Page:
USA Travel

Peek inside Sanrio HQ in Los Angeles

Text by Lilit Marcus, video by Joshua Sarlo, CNNUpdated 25th September 2018
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El Segundo, California (CNN) — Keroppi. Chococat. Gudetama. Aggretsuko.
No, those aren't the names of hip nightclubs. They're some of the famous characters developed by Japanese company Sanrio.
The most iconic face of the bunch, though, is Hello Kitty, the bow-sporting, mouth-lacking animal (who, Sanrio insists, is not actually a cat despite the name) whose visage has appeared everywhere from notebooks to sneakers to a high-speed train.

Making a brand

While some beloved cartoon characters around the world, such as Winnie the Pooh and the Moomins, got their start in kids' books, Sanrio is different. The characters come first, content second.
Dave Marchi, the company's vice president of brand management and marketing, spoke to CNN Travel in the company's Los Angeles office -- specifically in the Keroppi conference room.
"Sanrio is a character goods company first and foremost," he explains, noting the company's origins: its founder "Papa" Shintaro Tsuji, was selling small home goods such as rice bowls and chopsticks in the 1960s and came up with the idea of helping his products stand out by putting cute images on them.
The first of Tsuji's logos was a little strawberry. And his gamble paid off: Sales immediately picked up.
It was Hello Kitty -- who made her debut on a tiny plastic coin purse -- who catapulted Tsuji's cute little marketing idea into an international business.
But it's a long way from adorable, mouthless Hello Kitty to Sanrio's more contemporary creations.
"Aggretsuko," is an animated series on Netflix that follows the namesake Sanrio character, a red panda, as she deals with her boring corporate accounting job in Tokyo by singing death-metal karaoke by night.
It is Sanrio's first foray into TV, although the brand did make 30-second YouTube clips to introduce the Gudetama character. And it puts the brand into a whole new world of reimagining its future.
Aggretsuko works at her desk at Sanrio's office in California.
Aggretsuko works at her desk at Sanrio's office in California.
Joshua Sarlo, CNN

Hello Kitty in Tinseltown

While Shuji and the company are still based in Tokyo, the company's North American business is run through the Los Angeles office.
In 2015, the company expanded into a larger space in El Segundo, not far from LAX airport.
The additional room gives employees more space to play around with ideas, but it also means that many Sanrio items are on display, creating an unofficial museum.
"We want to showcase all of the unique products that we have -- through products, through product displays, through vintage displays," Marchi says about the office design.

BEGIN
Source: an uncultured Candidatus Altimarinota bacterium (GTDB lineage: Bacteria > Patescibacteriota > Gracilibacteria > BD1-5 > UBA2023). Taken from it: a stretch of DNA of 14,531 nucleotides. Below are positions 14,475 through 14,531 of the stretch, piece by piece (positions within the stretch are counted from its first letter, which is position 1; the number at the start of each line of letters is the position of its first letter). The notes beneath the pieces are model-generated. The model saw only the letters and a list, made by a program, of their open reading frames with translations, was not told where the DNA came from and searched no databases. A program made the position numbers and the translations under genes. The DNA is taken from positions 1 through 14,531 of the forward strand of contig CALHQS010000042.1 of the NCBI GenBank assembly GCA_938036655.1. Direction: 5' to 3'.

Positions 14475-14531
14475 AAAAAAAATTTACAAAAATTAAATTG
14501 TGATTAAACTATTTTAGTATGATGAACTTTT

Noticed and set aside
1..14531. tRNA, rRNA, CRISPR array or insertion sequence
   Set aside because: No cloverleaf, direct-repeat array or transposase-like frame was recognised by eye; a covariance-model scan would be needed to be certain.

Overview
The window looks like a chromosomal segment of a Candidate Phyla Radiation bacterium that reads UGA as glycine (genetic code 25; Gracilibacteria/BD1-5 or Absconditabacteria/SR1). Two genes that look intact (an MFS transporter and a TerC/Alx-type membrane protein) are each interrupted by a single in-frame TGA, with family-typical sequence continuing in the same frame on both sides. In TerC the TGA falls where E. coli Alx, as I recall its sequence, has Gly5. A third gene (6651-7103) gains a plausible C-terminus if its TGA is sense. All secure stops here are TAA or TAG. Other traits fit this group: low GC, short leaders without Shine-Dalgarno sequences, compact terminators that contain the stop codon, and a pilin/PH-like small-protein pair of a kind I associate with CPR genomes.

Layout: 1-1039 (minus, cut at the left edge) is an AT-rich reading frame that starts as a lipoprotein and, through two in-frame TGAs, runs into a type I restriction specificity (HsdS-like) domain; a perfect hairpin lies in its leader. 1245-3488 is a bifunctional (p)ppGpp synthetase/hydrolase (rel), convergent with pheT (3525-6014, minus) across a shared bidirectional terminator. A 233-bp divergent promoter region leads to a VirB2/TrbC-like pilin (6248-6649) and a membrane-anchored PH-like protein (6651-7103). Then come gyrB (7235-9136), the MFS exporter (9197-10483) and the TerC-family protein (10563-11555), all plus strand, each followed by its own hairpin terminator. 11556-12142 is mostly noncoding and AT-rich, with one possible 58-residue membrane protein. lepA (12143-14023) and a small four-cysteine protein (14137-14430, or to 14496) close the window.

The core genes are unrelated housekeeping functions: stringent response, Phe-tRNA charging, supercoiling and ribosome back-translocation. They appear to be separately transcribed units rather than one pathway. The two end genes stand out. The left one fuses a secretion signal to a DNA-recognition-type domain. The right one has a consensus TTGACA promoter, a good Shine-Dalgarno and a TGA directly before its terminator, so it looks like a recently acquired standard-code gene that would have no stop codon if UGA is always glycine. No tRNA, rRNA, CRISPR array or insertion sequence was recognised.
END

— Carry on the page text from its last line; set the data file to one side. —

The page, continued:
Throughout the space, employees have free rein to decorate their desks any way they want -- some go hard on one specific favorite character, while others have a mix.
Though the office isn't open to the public, the occasional superfan has been able to come and see the space in person -- sometimes by collaborating with the brand on a project or by attending a private event.
Marchi adds that Sanrio is also considering allowing contest or auction winners exclusive one-off access to the premises.
The good news, though, is that CNN Travel was able to peek into the treasure chest, where Sanrio employees eat lunch on top of bright yellow Gudetama tables and walk past a mural of characters including Pochaco and Badtz-Maru.
Some staffers have even incorporated fan art into their workspace decor -- one executive's office has two original framed portraits of Hello Kitty done by artist Shepard Fairey, best known for his famous "Hope" Obama poster.
Encased in bulletproof glass, there's also one of the two known original coin purses that made Hello Kitty a star; the other's in a vault in Japan, and they each have their own security guard.

The East goes West

A roundup of Hello Kitty products through the years, on display at Sanrio HQ.
A roundup of Hello Kitty products through the years, on display at Sanrio HQ.
Joshua Sarlo, CNN
For many North Americans in their 20s and 30s, Sanrio was their first exposure to Japanese culture, particularly the idea of "kawaii" or "cuteness."
Although Sanrio says it doesn't create characters with target audiences in mind -- after all, plenty of grownups still pack Hello Kitty fan events -- Aggretsuko has particularly resonated with adults who identify with the character's corporate workplace ennui, something that typical kids may not understand.
The red panda deals with sexism at work and also indulges in some distinctly non-kid-friendly activities like drinking alcohol and staying out late.
And fans often stay connected to their favorite character even as they get older.
"When a character is created, the designer imbues them with a personality and with a backstory," Marchi explains.
"I don't think we designed the characters to say, 'Oh, we're gonna design this and it's gonna appeal to this kind of person.' There are a lot of different things that people can react to, whether it's the color of the design or the product, or the animal, or the character or the attitude."
Even for fans who aren't able to make a pilgrimage to Sanrio HQ, there are real-life brand extensions that make their characters come into 3-D. Taipei's airport has a Hello Kitty lounge and Dubai a Hello Kitty nail salon.
L.A. is home to two permanent Hello Kitty cafes, and Hong Kong even has Hello Kitty dim sum.
Will the next move be an Aggretsuko-themed karaoke bar? We can only hope.